Da Vinci was a brilliant depicter of the human body and carefully drew Vitruvian man in around 1490 to show the perfect human proportions as described by the ancient Roman architect, Vitruvius. It has now been suggested that this drawing actually shows an inguinal hernia in the left groin of the man. It has recently been suggested that this illustration may have been made post mortem and the hernia be the cause of death.
In more recent times the renowned surgeon, William Hunter, physician extraordinary to Queen Charlotte (who bore 15 children) commissioned magnificent illustrations of the foetus within the gravid uterus in an obstetric atlas published in 1774. He also created a small bronze model scaled down from full size for use in anatomy studies and used widely by artists creating images depicting the human body.
If you are interested in this topic, have a look at my blog where I have posted some of the images: http://creadoartstuff.blogspot.com.au/2014/02/intersection-art-and-medicine-no-1.htmlNews | Leave a comment
The consequences of androgen deficiency in males are well established, namely:
- alterations in body composition
- decreased libido
However, the idea of female androgen deficiency is controversial – does it have similar clinical consequences? Are there similar benefits of treatment?
The Princeton Consensus Statement proposes a syndrome of female androgen insufficiency, with the following clinical features:
- decreased wellbeing/dysphoric mood and/or blunted motivation
- persistent, unexplained fatigue
- sexual dysfunction, with decreased libido, receptivity, and pleasure
- possibly, decreased bone mineral density, decreased muscle strength, and changes in cognition and memory.
Studies of testosterone administration in women via implant, injection, tablet, or transdermally have shown improvements in sexual desire, fantasies, and frequency of satisfying sexual activity and arousal, compared to placebo or oestrogen alone.
Unfortunately, there are issues with these studies, as most were of surgically menopausal women who achieved supra-physiological levels of testosterone. In addition there was a strong placebo effect and short-term risks of hirsutism, acne, and virilising effects and an absence of long-term safety data. The only study of testosterone-only treatment was associated with an increased risk of breast cancer.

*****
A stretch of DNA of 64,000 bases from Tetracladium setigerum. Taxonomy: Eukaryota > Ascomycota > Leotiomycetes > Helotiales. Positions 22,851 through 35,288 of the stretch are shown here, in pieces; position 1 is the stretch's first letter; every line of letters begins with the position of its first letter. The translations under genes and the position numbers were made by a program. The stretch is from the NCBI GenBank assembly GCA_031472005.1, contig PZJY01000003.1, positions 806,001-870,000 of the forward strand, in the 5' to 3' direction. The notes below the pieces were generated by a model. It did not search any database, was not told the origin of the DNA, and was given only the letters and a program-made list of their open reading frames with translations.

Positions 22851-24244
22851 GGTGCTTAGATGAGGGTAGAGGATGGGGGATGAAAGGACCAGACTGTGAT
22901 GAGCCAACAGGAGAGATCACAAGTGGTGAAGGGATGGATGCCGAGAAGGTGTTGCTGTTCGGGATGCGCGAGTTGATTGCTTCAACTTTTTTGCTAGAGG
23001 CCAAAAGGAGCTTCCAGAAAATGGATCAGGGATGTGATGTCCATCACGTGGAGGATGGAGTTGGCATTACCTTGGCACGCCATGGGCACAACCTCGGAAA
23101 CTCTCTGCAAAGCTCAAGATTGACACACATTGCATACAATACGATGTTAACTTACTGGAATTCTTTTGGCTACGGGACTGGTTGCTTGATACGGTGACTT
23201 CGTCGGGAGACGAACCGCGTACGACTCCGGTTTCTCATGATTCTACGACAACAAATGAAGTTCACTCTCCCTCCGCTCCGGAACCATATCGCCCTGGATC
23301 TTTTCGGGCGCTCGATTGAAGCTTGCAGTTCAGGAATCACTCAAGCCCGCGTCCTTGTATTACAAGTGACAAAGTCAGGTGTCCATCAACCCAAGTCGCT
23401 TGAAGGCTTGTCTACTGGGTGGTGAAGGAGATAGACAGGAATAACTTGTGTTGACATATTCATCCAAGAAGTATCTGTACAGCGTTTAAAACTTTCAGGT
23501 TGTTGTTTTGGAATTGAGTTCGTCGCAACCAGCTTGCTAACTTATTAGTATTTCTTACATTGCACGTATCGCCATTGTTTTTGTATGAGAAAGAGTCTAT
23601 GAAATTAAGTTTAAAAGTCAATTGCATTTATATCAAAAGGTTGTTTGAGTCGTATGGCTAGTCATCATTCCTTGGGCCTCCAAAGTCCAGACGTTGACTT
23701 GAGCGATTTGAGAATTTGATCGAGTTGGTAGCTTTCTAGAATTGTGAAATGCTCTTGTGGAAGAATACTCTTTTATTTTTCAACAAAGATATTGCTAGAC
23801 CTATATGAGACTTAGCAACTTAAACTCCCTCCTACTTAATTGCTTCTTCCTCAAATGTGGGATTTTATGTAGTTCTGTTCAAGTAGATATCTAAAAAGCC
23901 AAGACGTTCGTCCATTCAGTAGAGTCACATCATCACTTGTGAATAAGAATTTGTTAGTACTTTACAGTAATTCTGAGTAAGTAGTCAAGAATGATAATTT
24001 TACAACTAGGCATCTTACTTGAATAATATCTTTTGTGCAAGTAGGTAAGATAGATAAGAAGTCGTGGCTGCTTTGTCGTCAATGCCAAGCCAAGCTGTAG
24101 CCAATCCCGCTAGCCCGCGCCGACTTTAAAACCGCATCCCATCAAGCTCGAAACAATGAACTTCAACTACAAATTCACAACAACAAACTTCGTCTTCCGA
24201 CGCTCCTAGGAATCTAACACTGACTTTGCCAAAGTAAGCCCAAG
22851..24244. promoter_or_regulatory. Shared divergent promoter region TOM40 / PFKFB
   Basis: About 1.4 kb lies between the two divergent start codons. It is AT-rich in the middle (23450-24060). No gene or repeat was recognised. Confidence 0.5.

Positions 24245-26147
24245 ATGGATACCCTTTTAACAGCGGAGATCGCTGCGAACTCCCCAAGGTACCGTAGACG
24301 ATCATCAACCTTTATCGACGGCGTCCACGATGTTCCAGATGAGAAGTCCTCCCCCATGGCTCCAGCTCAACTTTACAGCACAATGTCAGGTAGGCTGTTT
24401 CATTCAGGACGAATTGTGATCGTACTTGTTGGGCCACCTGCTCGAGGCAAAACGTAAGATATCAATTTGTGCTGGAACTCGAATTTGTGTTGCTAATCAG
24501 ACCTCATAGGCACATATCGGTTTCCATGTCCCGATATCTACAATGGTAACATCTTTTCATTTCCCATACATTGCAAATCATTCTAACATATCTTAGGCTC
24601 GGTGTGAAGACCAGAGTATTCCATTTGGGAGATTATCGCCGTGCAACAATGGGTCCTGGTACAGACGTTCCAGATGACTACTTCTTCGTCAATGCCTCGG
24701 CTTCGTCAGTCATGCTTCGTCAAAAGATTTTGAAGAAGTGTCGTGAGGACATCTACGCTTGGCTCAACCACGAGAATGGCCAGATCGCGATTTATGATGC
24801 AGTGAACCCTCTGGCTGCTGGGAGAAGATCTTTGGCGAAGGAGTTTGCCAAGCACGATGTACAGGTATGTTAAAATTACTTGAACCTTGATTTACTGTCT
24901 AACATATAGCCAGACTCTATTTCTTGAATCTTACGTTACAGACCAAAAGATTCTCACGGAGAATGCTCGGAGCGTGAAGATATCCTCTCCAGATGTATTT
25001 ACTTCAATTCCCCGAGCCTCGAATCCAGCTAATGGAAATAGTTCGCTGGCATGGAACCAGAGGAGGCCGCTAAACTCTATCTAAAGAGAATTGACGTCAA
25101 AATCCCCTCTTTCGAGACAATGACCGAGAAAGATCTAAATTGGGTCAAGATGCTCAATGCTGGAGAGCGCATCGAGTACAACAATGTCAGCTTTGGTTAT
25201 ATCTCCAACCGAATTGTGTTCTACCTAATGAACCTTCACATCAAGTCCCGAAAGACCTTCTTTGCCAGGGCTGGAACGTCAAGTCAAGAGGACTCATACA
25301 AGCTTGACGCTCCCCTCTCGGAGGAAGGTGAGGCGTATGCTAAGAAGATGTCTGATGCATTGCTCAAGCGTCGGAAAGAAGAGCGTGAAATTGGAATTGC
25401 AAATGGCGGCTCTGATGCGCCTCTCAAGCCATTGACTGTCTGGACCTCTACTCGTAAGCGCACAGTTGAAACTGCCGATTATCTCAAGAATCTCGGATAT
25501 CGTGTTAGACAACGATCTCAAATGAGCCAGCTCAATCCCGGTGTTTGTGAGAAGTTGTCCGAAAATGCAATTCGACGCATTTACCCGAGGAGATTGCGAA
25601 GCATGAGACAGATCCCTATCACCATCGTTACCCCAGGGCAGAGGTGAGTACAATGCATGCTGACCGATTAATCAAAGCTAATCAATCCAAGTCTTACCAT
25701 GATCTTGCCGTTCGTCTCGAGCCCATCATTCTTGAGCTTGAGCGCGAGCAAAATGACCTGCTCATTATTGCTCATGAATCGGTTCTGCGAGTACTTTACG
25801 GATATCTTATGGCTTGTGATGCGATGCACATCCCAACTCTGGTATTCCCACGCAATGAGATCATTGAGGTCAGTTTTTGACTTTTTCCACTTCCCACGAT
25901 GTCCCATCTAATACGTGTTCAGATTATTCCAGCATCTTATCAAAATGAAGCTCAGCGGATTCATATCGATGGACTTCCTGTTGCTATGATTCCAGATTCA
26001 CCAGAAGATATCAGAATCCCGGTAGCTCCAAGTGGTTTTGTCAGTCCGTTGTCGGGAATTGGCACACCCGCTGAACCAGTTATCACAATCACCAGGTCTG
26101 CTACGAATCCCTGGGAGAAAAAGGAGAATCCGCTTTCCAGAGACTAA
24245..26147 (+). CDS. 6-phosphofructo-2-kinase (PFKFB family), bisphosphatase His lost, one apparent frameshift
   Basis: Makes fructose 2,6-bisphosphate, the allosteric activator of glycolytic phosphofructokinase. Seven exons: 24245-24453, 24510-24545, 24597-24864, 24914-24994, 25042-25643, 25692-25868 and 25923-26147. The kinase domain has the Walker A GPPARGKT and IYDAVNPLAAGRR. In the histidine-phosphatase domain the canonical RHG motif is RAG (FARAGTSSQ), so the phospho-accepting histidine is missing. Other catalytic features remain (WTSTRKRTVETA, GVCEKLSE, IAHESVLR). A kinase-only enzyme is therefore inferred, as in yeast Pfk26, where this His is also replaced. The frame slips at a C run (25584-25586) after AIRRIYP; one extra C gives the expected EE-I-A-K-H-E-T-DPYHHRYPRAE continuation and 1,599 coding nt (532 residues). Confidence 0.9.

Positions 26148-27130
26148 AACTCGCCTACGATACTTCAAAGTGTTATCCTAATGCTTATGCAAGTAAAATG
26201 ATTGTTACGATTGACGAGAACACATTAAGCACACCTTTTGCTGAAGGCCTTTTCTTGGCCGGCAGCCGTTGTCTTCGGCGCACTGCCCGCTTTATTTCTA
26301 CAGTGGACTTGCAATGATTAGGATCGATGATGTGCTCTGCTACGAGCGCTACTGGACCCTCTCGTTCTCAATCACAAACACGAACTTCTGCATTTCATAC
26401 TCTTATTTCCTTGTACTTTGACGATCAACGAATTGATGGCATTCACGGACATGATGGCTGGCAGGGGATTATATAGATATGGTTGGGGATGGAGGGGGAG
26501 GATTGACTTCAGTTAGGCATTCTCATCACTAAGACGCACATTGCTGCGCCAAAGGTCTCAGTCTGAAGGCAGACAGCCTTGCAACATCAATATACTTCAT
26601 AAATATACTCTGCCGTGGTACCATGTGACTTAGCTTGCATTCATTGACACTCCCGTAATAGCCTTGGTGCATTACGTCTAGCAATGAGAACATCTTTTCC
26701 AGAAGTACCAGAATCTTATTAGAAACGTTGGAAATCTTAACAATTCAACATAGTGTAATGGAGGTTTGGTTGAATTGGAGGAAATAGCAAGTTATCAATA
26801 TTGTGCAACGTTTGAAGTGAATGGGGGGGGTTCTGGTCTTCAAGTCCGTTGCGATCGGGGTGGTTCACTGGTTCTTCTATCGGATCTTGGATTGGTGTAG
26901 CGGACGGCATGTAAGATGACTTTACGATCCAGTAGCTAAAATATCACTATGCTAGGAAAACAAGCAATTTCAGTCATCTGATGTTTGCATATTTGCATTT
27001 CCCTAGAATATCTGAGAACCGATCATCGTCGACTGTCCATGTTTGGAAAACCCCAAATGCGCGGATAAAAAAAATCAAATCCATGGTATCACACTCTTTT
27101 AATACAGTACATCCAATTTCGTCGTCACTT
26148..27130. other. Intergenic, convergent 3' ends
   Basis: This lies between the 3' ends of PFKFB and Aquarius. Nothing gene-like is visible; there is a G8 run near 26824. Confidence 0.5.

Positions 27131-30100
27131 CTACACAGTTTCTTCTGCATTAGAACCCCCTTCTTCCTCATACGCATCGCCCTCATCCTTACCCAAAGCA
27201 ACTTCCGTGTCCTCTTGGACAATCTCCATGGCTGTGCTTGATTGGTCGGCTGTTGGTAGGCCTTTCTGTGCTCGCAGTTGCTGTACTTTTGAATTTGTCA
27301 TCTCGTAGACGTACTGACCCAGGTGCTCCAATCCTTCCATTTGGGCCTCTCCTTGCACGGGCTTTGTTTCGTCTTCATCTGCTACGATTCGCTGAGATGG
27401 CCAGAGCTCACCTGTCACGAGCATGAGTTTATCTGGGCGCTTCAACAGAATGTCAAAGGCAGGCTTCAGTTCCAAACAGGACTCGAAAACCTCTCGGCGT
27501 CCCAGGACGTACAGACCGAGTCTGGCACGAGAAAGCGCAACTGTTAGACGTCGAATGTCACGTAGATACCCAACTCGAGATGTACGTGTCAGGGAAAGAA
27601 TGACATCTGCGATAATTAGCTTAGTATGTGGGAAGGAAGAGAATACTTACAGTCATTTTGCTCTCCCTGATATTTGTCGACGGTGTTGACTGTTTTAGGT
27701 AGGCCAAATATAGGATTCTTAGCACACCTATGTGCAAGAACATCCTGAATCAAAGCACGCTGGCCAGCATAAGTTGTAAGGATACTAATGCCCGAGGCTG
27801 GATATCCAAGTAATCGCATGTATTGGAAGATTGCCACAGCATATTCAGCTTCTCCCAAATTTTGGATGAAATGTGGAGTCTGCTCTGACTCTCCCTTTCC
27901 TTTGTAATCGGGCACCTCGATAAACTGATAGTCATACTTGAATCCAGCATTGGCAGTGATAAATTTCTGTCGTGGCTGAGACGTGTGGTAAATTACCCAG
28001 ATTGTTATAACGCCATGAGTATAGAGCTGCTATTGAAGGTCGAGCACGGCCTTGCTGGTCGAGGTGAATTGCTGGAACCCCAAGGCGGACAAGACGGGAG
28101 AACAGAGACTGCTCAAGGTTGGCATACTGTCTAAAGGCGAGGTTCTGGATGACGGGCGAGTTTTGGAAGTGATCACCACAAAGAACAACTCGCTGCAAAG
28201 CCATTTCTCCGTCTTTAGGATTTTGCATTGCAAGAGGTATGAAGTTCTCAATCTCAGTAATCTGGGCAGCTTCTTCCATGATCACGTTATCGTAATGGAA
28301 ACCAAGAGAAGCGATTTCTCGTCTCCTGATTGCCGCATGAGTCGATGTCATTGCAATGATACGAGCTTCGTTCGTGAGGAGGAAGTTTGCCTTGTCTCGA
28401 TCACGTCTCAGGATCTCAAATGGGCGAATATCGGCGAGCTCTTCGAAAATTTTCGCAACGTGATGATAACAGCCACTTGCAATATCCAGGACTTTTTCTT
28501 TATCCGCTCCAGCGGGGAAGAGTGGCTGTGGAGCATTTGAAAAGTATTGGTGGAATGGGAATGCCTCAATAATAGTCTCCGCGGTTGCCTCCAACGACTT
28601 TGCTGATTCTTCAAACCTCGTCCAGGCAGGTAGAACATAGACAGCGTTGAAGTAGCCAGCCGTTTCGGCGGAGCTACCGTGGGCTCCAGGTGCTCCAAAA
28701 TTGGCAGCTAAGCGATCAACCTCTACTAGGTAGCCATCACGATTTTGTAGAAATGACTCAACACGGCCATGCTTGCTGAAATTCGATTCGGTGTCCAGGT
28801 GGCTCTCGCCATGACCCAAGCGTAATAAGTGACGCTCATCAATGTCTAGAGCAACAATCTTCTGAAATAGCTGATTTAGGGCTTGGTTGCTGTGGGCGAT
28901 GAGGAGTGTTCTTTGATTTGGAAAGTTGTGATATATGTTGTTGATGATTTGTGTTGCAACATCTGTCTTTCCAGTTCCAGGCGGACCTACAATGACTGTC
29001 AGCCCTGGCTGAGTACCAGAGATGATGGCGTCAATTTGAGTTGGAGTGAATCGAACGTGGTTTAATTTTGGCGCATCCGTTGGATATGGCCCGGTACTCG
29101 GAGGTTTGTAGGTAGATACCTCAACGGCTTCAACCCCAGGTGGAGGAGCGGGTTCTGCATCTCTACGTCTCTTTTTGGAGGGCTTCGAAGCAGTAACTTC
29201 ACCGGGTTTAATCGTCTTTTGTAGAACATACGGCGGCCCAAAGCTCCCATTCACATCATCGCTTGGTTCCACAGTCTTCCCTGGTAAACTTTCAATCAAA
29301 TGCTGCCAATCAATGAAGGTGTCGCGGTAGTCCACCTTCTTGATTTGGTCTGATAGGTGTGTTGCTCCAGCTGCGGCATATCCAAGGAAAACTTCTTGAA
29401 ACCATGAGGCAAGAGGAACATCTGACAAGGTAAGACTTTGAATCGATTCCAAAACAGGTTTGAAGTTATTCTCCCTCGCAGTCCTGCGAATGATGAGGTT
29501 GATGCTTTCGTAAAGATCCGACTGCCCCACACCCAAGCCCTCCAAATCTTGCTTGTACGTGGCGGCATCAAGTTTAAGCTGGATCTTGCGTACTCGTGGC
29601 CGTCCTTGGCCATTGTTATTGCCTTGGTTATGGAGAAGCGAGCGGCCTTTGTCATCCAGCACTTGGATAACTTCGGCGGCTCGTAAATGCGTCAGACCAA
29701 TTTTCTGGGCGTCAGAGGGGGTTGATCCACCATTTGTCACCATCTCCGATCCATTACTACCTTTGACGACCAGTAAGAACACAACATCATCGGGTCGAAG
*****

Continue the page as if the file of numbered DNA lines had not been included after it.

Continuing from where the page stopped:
Additionally, there are no TGA approved products for use in women.
Nevertheless, there are treatment options:
- Ensure adequate oestrogen +/- progestogen.
- Use a testosterone implant (50–100 mg placed subdermally 6 monthly. Unfortunately, this product has been discontinued but an alternative implant is being sought).
- Use a transdermal cream (1%, daily dose, aiming to keep levels within the normal reproductive female range).
The potential adverse effects include:
- hirsutism/male pattern hair loss
- mood change (irritability, aggression)
- lowered HDL
- irreversible clitoromegaly
- irreversible deepening of the voice.
Some small studies have shown an increase in vertebral and hip BMD. Overall, there is a decrease in fat mass and an increase in lean mass with no increase in breast density or breast cancer and no increase in endometrial cancer. With the transdermal or subcutaneous routes there are no adverse effects on lipids, C-reactive protein, SHBG, insulin sensitivity, or HbA1C. Candidate women for testosterone therapy have primary or secondary ovarian failure/surgical menopause with a 50% drop in testosterone production.
Other potential indications are postmenopausal women with low libido, blunted motivation, fatigue, and poor wellbeing who are already oestrogenised, have a low total/free testosterone, and whose psychosocial issues have been addressed.